Will the President of the United States make up to $14 million from the sale of the largest federally-subsidized public housing development in the country?
This is an unfortunate question to pose in an era where affordable housing seems increasingly scarce. Starrett City, also known as Spring Creek Towers, is an extensive housing complex situated between the Brooklyn neighborhoods of East New York and Canarsie overlooking Jamaica Bay. This summer, it will be sold for an estimated $850 million, and President Donald J. Trump’s family business collectively owns about 16% of the development, so they stand to profit a hefty sum. As The New York Times reported, Trump himself could reap up to $14 million from the sale. Now that Trump manages the federal agency involved in its sale – Ben Carson’s Department of Housing and Urban Development – concerns about potential conflicts of interest have understandably bubbled up among both the public and Congress members.
In early July, two congressional Democrats – Representative Elijah E. Cummings of Maryland and Representative Hakeem Jeffries of New York – requested extensive records from the Trump family regarding their organization’s communications with the development’s owners, banks, and federal officials after the 2017 election. The potential conflicts of interest raise larger concerns about the operation of HUD in general, with massive budget cuts perhaps leaving “the type of federal aid that flows to the owners of Starrett City mostly intact” while cutting off support for others, as the lawmakers wrote in a letter to Trump, Carson, and others on July 7.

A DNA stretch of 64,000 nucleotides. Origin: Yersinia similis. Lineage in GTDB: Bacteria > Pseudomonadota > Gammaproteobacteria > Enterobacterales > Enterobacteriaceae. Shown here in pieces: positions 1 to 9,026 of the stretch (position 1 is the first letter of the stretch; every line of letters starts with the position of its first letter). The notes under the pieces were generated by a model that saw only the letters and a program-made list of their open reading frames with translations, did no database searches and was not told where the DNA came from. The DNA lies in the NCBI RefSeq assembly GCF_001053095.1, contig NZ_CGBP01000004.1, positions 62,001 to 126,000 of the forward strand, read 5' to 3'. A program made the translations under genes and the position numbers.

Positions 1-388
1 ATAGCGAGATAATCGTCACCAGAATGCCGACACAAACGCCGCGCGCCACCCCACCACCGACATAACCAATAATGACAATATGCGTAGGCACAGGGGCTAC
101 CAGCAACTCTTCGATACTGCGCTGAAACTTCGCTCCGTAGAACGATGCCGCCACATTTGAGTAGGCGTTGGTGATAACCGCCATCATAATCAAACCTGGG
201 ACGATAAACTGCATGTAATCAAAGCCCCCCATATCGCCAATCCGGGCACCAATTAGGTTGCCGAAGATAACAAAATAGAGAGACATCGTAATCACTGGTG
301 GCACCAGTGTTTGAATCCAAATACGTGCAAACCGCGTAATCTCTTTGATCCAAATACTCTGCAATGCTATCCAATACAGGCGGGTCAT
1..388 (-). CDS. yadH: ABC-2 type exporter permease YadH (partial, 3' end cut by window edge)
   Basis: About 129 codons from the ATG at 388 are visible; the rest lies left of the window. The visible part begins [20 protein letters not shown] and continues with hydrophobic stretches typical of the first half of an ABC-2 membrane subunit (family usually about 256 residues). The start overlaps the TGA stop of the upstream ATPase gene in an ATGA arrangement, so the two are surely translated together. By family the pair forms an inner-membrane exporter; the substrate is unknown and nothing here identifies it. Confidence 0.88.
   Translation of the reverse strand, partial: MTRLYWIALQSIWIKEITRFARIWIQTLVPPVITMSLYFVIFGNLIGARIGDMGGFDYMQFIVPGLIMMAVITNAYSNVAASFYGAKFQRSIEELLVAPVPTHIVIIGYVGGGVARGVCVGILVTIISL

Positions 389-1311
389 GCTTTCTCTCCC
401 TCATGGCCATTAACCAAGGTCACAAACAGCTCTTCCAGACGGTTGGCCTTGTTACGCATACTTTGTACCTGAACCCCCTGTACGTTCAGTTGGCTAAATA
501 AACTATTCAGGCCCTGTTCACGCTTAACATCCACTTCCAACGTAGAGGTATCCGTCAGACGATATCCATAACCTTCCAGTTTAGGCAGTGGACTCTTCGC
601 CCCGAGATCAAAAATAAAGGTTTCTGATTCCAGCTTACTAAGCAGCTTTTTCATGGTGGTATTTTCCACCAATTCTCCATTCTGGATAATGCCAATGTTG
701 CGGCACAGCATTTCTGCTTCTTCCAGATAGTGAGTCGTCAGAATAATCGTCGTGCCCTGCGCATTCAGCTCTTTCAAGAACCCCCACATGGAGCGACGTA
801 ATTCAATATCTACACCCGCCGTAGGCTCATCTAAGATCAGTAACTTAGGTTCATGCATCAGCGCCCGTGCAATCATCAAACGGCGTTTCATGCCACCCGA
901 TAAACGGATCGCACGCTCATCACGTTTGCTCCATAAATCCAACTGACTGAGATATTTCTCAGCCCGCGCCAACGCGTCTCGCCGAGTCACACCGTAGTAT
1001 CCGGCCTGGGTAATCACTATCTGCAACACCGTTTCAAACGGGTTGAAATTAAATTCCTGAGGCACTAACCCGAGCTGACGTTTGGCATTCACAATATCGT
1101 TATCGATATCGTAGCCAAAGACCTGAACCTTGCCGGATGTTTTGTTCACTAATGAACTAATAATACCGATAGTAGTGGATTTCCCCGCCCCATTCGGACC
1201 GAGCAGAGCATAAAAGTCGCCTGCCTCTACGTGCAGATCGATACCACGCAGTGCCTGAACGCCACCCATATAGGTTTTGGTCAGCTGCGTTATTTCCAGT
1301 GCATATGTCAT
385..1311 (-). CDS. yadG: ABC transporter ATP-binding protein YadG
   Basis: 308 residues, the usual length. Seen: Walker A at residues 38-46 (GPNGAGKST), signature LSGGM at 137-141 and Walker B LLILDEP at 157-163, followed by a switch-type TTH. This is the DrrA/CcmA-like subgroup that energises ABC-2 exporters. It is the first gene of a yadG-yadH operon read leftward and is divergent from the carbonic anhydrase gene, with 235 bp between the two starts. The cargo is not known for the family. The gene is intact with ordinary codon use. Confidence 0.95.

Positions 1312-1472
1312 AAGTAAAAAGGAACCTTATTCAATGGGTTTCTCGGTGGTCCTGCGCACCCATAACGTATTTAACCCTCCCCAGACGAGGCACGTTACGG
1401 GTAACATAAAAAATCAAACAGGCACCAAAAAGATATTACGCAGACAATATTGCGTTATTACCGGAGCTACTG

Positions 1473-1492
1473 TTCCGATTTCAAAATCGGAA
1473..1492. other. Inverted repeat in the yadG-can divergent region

Starrett City is being bought by a partnership between a real estate firm, Brooksville Company, and a private equity firm, Rockpoint Group, with the official announcement released Wednesday. Both firms are restricted from rent gauging and potentially forcing out long-time residents by rent regulations effective for another twenty-two years, and both have expressed their intention to keep in line with the site’s original purpose as affordable housing for low- to middle-income tenants.
Donald Trump’s father acquired up to a 20% stake in the development when its construction was handed over to a private real estate company in the early 1970s, and it has since functioned as a convenient tax shelter for the family. The sale is the end of a long and involved succession of failed deals, with the development’s residents hoping for a fate different than those of comparable Manhattan complexes like Stuyvesant Town-Peter Cooper Village and Riverton Houses – i.e., bought up piecemeal and rented out at market value during the real estate boom of the early 2000s.
What Trump’s individual profit margins will look like is still a matter of speculation, however – and lawmakers retain a healthy skepticism while awaiting the more thorough background on the sale.